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The 2019 Cricket World Cup is fast approaching, with the first match set to take place on the 30th of May.
The tournament will conclude with the final that takes place more than six weeks later on the 14th of July, with plenty of fixtures in between. Here’s a deeper look at the Cricket World Cup 2019 schedule:
The group stage will feature a single round-robin group comprising all 10 teams participating in the tournament. That means there will be a total of 45 fixtures in this stage of the World Cup, with either one or two matches taking place each day up until the 6th of July.
India v. Pakistan (16th of June): A clash between these two neighbours and rivals is always a heated affair. But this year’s match at the Rose Bowl takes on added tension after the Board of Control for Cricket in India called for Pakistan to be banned for the tournament and for India to boycott this fixture following the Pulwama attack in February. The ICC has rejected the call to ban Pakistan, and the match is expected to go ahead as planned.
Australia v. New Zealand (29th of June): Taking place at Lord’s, this Oceanic rivalry is always a fun one, but will take on added meaning this year as a rematch of the 2015 World Cup final. In addition, both Australia and New Zealand are expected to be in the group of teams fighting for the four semi-final positions, which could make this a very important fixture.
England v. India (30th of June): By this point, both England and India will want to be closing in on clinching their knockout stage positions. But with these being the two favourites to reach the Cricket World Cup 2019 final, the winner of this match could earn an important psychological advantage before a likely rematch in either the semi-final or final.
Only four sides will reach the knockout stage, with two semi-final matches leading to a final. The semi-finals are scheduled for the 9th July and 11th of July, while the final will take place on the 14th of July at Lord’s.
Many sides will go into the 2019 Cricket World Cup thinking they have a chance to leave as world champions. But two nations in particular have been touted as the favourites to win the tournament. England and India are being given the shortest odds by most bookmakers, with England getting the slight nod over a strong Indian side due to home advantage.
But there are certainly other contenders who are getting plenty of attention from punters. Australia is a clear third choice in the Cricket World Cup betting odds, with most bookmakers offering around 4/1 on the Aussies to win the tournament and making them favourites to reach the semi-finals.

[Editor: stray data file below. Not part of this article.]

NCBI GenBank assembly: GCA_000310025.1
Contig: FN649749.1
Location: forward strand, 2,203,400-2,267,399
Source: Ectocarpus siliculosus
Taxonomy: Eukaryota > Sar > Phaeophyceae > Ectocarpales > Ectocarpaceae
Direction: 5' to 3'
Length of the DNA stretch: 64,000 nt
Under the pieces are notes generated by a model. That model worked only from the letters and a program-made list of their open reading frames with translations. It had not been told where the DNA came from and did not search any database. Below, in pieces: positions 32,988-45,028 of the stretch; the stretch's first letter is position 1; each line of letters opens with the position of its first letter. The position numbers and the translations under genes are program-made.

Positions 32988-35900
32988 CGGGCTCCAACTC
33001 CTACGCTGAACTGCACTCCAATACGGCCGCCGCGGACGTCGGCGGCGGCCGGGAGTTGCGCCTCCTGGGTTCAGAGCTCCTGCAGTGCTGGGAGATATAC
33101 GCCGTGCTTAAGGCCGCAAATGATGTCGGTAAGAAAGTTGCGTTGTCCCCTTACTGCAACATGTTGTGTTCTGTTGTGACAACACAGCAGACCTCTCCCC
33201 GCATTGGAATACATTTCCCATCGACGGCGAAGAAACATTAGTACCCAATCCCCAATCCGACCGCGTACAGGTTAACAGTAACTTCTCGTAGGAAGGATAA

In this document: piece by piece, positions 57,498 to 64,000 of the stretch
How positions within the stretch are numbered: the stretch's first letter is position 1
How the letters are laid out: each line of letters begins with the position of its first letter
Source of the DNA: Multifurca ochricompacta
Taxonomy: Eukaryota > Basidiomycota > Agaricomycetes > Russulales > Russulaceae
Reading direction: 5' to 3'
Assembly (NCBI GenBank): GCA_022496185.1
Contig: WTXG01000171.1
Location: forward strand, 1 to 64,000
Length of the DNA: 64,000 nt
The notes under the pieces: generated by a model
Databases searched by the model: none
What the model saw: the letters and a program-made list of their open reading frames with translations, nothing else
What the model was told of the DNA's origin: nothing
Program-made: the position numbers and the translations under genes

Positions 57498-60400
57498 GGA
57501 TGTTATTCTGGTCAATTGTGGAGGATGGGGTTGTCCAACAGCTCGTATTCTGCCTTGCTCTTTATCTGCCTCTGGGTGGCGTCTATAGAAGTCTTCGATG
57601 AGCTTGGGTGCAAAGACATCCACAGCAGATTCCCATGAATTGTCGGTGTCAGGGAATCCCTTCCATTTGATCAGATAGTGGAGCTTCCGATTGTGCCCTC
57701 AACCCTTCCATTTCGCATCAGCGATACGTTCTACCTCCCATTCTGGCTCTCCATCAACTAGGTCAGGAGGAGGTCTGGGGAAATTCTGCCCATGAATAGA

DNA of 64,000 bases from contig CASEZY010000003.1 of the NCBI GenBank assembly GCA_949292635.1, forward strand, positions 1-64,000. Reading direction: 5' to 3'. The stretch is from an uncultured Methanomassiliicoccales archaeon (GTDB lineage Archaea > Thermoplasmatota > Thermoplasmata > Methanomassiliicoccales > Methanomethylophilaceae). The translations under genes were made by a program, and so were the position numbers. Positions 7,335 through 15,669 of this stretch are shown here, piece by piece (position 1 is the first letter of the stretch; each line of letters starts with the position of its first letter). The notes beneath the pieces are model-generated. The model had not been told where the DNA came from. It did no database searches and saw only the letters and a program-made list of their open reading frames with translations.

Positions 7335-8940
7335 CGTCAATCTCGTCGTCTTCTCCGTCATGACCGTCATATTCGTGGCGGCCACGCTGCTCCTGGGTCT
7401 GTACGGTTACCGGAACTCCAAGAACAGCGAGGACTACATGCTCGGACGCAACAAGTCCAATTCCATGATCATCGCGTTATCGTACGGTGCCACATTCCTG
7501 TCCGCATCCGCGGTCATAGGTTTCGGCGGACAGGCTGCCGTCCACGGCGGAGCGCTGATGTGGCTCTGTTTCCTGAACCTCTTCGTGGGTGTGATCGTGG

England and India are being given the shortest odds by most bookmakers.
Behind those top three, there are three or four sides that are expected to fight for the final semi-final position. New Zealand and South Africa are considered the next strongest contenders, with Pakistan right behind them. The West Indies are rated slightly below that group but are in the hunt for a knockout stage place.
When it comes to individual honours, many bookies also take bets on who will be the tournament’s leading batsman. In this race, there is a clear favourite: Indian captain Virat Kohli, who has a career ODI batting average of nearly 60 runs. Behind him, other top contenders include Joe Root, Jonny Bairstow, Rohit Sharma, and David Warner.
The group stage format for the Cricket World Cup 2019 is a simple one: all-play-all, with the 10 sides placed in a single group. That makes qualification simple: finish in the top four, and you reach the knockout stage.
But who will go through to the semi-finals, and who will be heading home when the group stage ends? Let’s take a look at the form of all ten sides as they head into the 2019 Cricket World Cup.
England qualified for the World Cup automatically as the host nation, but they would be a favourite no matter where the tournament was being held.
England are currently the highest ranked side on the ICC ODI Rankings list, and won two of three ODI matches when co-favourite India toured England last July. More recently, England defeated Sri Lanka 3-1 in an ODI series in October, then split an ODI series 2-2 at the West Indies in February and March.
Ranked just behind England in the ODI rankings, India is also second-favourite heading into the 2019 Cricket World Cup. India did narrowly lose an ODI series to Australia 3-2 at home, but that result doesn’t feel too concerning coming on the heels of a 4-1 away victory over New Zealand earlier this year.
The defending Cricket World Cup champions, Australia come into the tournament in excellent form. They last played in March, when they met Pakistan in the UAE and soundly won the ODI series 5-0. The Aussies are expected to reach the semi-final round and are capable of upsetting either of the top two contenders.
South Africa are considered a leading contender to reach the semi-final round, though they are ranked clearly behind the top three contenders. So far this year, South Africa have won their two ODI series, beating Pakistan 3-2 before having little trouble demolishing Sri Lanka 5-0.